What is Mindfulness?

What is Mindfulness?
May 28, 2020 Kim Goldman

We are sure that you have heard of the term “mindfulness” but do you know the actual definition?

“Mindfulness is the psychological process of purposely bringing one’s attention to experiences occurring in the present moment without judgment, which one develops through the practice of meditation and through other training.”

Sounds easy enough right?

Well, it actually can be with a few easy tips …. try a few and see if it helps!

Don’t forget — these tips are super easy to do with EVEYRONE, no matter their age!


Stand up and breathe. Feel your connection to the ground.

Tune in to your body. Lower your gaze. Scan your body and notice physical sensations or emotions. Discharge any unpleasant sensations, emotions or feelings on the out breath. Notice any pleasant ones and let them fill you up on the in breath.

Observe. Lift your eyes and take in your surroundings. Observe something in your environment that is pleasant and be grateful for it and its beauty.

Possibility. Ask yourself what is possible or what is new or what is a forward step.


Clench your fist and breathe into your fingers.

Position your fingers and thumbs facing down. Now clench your fist tightly. Turn your hand over so your fingers and thumbs are facing up and breathe into your fist. Notice what happens.


The raisin. (We do this in our Mindfulness groups, the kids love it!)

First, take a raisin and hold it in the palm of your hand or between your finger and thumb. Take time to really see it; gaze at the raisin with care and full attention. Let your eyes explore every part of it, examine the highlights where the light shines, the darker hollows, the folds and ridges, and any asymmetries or unique features.

Turn the raisin over between your fingers, explore its texture, maybe with your eyes closed if that enhances your sense of touch.

Hold the raisin beneath your nose, with each inhale pay attention any smell, aroma, or fragrance that may arise, notice as you do this anything interesting that may be happening in your mouth or stomach.

Now slowly bring the raisin up to your lips, notice how your hand and arm know exactly how and where to position it. Gently place the object in the mouth, without chewing, notice how it gets into the mouth in
the first place. Spend a few moments exploring the sensations of having it in your mouth, exploring it with your tongue.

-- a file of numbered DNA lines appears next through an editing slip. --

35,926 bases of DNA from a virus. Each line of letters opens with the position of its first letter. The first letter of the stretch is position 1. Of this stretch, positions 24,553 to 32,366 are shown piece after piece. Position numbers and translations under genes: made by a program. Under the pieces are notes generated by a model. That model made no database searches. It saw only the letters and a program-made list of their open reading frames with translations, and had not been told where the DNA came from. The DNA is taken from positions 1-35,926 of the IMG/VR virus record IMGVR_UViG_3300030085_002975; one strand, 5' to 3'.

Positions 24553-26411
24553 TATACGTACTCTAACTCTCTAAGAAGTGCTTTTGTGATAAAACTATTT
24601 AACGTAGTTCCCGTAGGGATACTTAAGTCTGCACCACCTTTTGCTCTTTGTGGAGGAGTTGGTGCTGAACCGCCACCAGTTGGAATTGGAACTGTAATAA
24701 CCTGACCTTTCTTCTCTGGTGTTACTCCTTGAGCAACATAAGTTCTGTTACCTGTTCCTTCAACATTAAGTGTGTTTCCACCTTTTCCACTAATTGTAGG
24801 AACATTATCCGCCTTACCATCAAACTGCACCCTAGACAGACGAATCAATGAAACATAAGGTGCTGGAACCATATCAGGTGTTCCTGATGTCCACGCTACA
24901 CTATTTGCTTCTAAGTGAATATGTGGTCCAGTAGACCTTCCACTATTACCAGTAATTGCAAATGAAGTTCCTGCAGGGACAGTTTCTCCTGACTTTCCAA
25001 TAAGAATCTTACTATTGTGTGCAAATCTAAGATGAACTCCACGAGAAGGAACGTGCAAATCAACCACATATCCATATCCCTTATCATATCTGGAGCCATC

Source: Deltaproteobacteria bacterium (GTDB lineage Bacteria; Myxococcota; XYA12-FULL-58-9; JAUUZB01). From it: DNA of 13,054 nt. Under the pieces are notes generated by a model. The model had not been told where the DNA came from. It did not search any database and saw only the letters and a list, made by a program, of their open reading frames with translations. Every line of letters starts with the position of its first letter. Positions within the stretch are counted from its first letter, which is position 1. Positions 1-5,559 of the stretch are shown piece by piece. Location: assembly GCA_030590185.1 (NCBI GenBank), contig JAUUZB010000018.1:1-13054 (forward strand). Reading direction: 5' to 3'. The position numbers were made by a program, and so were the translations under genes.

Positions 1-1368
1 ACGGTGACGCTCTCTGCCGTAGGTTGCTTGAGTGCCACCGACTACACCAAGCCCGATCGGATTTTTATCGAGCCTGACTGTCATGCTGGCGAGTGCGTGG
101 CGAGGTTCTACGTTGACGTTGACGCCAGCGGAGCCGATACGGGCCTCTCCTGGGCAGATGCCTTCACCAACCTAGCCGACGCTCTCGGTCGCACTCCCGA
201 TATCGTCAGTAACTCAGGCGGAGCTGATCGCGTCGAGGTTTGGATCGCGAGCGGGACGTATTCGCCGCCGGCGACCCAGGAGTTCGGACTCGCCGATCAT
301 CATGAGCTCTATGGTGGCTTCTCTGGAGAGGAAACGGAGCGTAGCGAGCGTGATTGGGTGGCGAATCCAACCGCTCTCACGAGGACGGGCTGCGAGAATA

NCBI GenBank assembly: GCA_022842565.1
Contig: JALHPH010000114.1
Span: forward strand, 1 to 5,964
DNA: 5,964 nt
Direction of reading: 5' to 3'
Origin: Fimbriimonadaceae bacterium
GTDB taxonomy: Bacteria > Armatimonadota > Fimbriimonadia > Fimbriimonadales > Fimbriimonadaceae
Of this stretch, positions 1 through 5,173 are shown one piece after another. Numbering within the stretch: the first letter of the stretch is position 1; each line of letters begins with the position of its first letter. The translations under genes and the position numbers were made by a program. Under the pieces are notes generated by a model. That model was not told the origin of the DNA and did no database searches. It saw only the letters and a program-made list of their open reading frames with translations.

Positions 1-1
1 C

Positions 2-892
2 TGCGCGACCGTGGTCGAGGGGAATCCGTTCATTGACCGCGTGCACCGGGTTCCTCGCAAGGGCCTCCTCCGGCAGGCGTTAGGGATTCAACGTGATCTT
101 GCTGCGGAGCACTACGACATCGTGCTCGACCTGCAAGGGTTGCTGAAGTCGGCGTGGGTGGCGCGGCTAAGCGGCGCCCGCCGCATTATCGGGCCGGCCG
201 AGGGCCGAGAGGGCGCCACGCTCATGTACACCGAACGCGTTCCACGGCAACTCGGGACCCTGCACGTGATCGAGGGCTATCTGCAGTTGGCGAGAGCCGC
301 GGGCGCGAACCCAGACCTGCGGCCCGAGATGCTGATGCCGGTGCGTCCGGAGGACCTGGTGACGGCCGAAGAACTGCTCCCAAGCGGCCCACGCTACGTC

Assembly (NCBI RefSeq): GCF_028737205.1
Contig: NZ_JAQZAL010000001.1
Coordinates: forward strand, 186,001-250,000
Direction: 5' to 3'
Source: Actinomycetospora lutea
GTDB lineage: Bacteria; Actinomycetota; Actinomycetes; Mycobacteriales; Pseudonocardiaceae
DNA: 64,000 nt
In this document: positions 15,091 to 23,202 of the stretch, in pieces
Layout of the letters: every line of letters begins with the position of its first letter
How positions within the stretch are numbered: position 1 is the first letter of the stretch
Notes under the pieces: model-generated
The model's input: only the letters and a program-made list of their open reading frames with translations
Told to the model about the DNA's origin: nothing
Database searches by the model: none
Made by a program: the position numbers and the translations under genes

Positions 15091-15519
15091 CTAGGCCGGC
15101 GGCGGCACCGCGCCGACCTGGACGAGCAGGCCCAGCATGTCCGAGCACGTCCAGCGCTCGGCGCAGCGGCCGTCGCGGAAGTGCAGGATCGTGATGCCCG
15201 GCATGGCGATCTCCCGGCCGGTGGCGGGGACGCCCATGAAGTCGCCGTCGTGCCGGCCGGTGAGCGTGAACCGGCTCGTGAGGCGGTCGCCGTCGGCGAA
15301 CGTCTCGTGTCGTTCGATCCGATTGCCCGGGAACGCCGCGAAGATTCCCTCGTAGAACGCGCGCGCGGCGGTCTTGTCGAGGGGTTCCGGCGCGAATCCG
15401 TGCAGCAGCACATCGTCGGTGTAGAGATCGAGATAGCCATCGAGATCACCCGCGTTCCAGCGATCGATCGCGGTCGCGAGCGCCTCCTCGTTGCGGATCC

When you are ready, prepare to chew the raisin, notice how and where it needs to be for chewing. Then, very consciously, take one or two bites and notice what happens in the aftermath, experiencing any
waves of taste as you continue chewing. Without swallowing yet, notice the sensations of taste and texture in the mouth and how these may change over time, moment by moment, as well as any changes in the object itself.

When you feel ready to swallow the raisin, see if you can first detect the intention to swallow as it comes up, so that even this is experienced consciously before you actually swallow the raisin.

Finally, see if you can feel what is left of the raisin moving down into your stomach, and sense how the body as a whole is feeling after completing this exercise in mindful eating.


Yawn and stretch for 10 seconds every hour.

Do a fake yawn if you have to. That will trigger real ones. Say “ahh” as you exhale. Notice how a yawn interrupts your thoughts and feelings. This brings you into the present.

Then stretch really, really slowly for at least 10 seconds. Notice any tightness and say “ease” or just say hello to that place (being mindful — noticing without judgment). Take another 20 seconds to notice and then get back to what you were doing.

Loving-kindness meditation.

For one minute, repeat ‘May I be happy, may I be well, may I be filled with kindness and peace.’ You can substitute “you” for “I” and think of someone you know and like, or just send love to all people.

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